×
INTELLIGENT WORK FORUMS
FOR ENGINEERING PROFESSIONALS

Log In

Come Join Us!

Are you an
Engineering professional?
Join Eng-Tips Forums!
  • Talk With Other Members
  • Be Notified Of Responses
    To Your Posts
  • Keyword Search
  • One-Click Access To Your
    Favorite Forums
  • Automated Signatures
    On Your Posts
  • Best Of All, It's Free!

*Eng-Tips's functionality depends on members receiving e-mail. By joining you are opting in to receive e-mail.

Posting Guidelines

Promoting, selling, recruiting, coursework and thesis posting is forbidden.

Students Click Here

diaphragm action question

diaphragm action question

diaphragm action question

(OP)
I am new to Structural field and looking for the principle involved in my following question?

1. As far as I know, Steel deck is supposed to transfer the lateral forces to perimeter walls thru diaphragm action.  I am talking about 22 ga. 1-1/2" deep 3 span cont. deck in a steel frame warehouse type structure.

But some Engineers show horizontal roof bracing along the perimeter in addition to roof deck. What is the purpose of this bracing?

2.  Deck supplier( Canam) catalogue show tables in which deck can be spanned upto 8' c/c, but practically nobody is using joist c/c span > 6' or 6-6" for design of deck( for 22ga. 3-span continuous deck). Why is it so? Why can't I use 8' span for deck?



RE: diaphragm action question

1.  Buildings that you see horizontal bracing in the roof do not have roof deck acting as the diaphragm.  The lateral load is being collected by the bracing which distributes it to the walls and whatever system is being used there for lateral support.

2.  Check the vertical capacity of the deck.  8'-0" is a stretch.  Also check your joist depth.  Spacing joists at 8'-0" o.c. will increase the depth of the joist.  It is a balancing act between structural requirements, economy, and building requirements of the architect, mechanical engineer, electrical engineer, and owner.

RE: diaphragm action question

Good questions.  As far as the local lateral bracing, it's possible they are defining subdiaphragms as required in ASCE 7-02.  Maybe someone else can add to that.  The reason the spans are limited to 6'-0" or 6'-6" has a couple of possibilities.  For one, Factory Mutual only covers 22 gage 1 1/2 deck spanning less than 6'-1".  I've never had that explained to me very well, but I hear it's a good idea not to exceed it.  Also, just because the deck capacity is acceptable for LL + DL doesn't mean that some beefy construction worker carry a tool belt and a roll of roofing material isn't going to exceed the capacity.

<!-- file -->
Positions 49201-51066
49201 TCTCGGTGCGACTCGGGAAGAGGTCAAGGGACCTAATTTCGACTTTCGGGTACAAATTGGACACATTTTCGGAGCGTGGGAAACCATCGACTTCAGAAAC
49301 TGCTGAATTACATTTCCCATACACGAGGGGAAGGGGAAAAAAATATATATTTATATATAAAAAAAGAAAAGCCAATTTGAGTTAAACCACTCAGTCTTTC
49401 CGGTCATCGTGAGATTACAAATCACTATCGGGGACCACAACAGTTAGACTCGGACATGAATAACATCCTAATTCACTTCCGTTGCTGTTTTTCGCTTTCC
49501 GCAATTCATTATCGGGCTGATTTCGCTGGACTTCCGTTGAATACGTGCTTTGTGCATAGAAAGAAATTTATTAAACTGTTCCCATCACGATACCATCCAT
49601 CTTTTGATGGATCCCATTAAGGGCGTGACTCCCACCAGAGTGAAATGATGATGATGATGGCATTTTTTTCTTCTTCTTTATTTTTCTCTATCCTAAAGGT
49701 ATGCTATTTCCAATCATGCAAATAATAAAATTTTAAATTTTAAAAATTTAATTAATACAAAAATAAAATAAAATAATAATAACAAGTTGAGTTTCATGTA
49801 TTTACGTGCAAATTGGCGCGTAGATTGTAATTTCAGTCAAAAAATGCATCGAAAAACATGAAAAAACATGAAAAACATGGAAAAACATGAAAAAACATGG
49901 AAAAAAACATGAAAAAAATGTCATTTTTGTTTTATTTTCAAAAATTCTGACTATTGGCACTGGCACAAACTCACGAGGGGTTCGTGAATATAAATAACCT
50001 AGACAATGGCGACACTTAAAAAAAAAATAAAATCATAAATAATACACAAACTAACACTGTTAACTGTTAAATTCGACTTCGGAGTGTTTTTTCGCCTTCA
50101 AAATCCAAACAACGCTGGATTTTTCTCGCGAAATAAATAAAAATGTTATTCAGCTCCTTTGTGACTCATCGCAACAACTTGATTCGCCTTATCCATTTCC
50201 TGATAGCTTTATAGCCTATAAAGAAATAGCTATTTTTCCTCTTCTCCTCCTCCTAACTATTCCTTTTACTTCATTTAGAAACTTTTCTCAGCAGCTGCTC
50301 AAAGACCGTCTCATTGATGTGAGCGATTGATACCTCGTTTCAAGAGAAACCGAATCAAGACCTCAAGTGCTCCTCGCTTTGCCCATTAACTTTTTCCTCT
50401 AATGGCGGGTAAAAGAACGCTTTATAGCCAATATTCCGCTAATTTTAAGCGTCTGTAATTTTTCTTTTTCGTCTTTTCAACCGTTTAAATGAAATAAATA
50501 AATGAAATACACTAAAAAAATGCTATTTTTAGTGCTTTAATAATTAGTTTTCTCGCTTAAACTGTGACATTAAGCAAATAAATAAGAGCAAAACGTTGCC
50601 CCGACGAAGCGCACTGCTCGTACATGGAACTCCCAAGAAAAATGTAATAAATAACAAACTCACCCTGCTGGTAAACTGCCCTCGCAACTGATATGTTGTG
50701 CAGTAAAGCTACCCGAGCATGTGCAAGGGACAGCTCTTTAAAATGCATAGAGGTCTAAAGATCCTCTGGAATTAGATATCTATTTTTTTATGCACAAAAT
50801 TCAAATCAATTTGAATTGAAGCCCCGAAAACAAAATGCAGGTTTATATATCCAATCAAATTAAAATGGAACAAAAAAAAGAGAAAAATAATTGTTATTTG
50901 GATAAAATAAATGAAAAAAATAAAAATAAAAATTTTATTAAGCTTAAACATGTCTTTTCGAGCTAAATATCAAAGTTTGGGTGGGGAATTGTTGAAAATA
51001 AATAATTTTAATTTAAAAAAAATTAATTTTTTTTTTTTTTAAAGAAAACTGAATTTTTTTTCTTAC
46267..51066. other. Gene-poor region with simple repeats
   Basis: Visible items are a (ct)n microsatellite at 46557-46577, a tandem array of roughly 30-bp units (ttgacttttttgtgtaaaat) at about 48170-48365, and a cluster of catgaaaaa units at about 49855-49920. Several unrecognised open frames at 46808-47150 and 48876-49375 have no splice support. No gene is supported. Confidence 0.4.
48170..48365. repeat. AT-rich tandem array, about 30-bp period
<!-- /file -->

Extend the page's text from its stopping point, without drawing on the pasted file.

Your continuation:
RE: diaphragm action question

If bracing is used in the plane of the roof, it may be that the diaphragm is being ignored or perhaps the load or deflection of the diaphragm exceeds the capacity. It seems to be more cost effective to use more fasteners closer to the perimeter. Don't forget that alot of large roof openings take away from the diaphragm's ability to transfer load.

The 6'-0" and 6'-6" limit of the deck span comes from FM (Factory Mutual underwriter) requirements. I understand that some studies were done for a workman on the roof with a fully loaded wheel barrow. This is the maximum deck span at which built up roofing would not tear when subjected to that load.  

I do not recommend exceeding that span limit even if it is a building not underwriten by FM. I believe FM allows you to go 6" beyond those limits to obtain equal joist spacings in a bay. I thought 6'-8" was the limit but it depends upon the deck manufacturer. It is just good practice.

Red Flag This Post

Please let us know here why this post is inappropriate. Reasons such as off-topic, duplicates, flames, illegal, vulgar, or students posting their homework.

Red Flag Submitted

Thank you for helping keep Eng-Tips Forums free from inappropriate posts.
The Eng-Tips staff will check this out and take appropriate action.

Reply To This Thread

Posting in the Eng-Tips forums is a member-only feature.

Click Here to join Eng-Tips and talk with other members! Already a Member? Login


Resources

Engineering as It Should Be - Chapter 2: Document Security
This ebook covers basic tips for creating and managing workflows, security best practices and protection of intellectual property, Cloud vs. on-premise software solutions, CAD file management, compliance, and more. Chapter 2 covers cybersecurity and answers the question: How do you secure your files and documents? Download Now

Close Box

Join Eng-Tips® Today!

Join your peers on the Internet's largest technical engineering professional community.
It's easy to join and it's free.

Here's Why Members Love Eng-Tips Forums:

Register now while it's still free!

Already a member? Close this window and log in.

Join Us             Close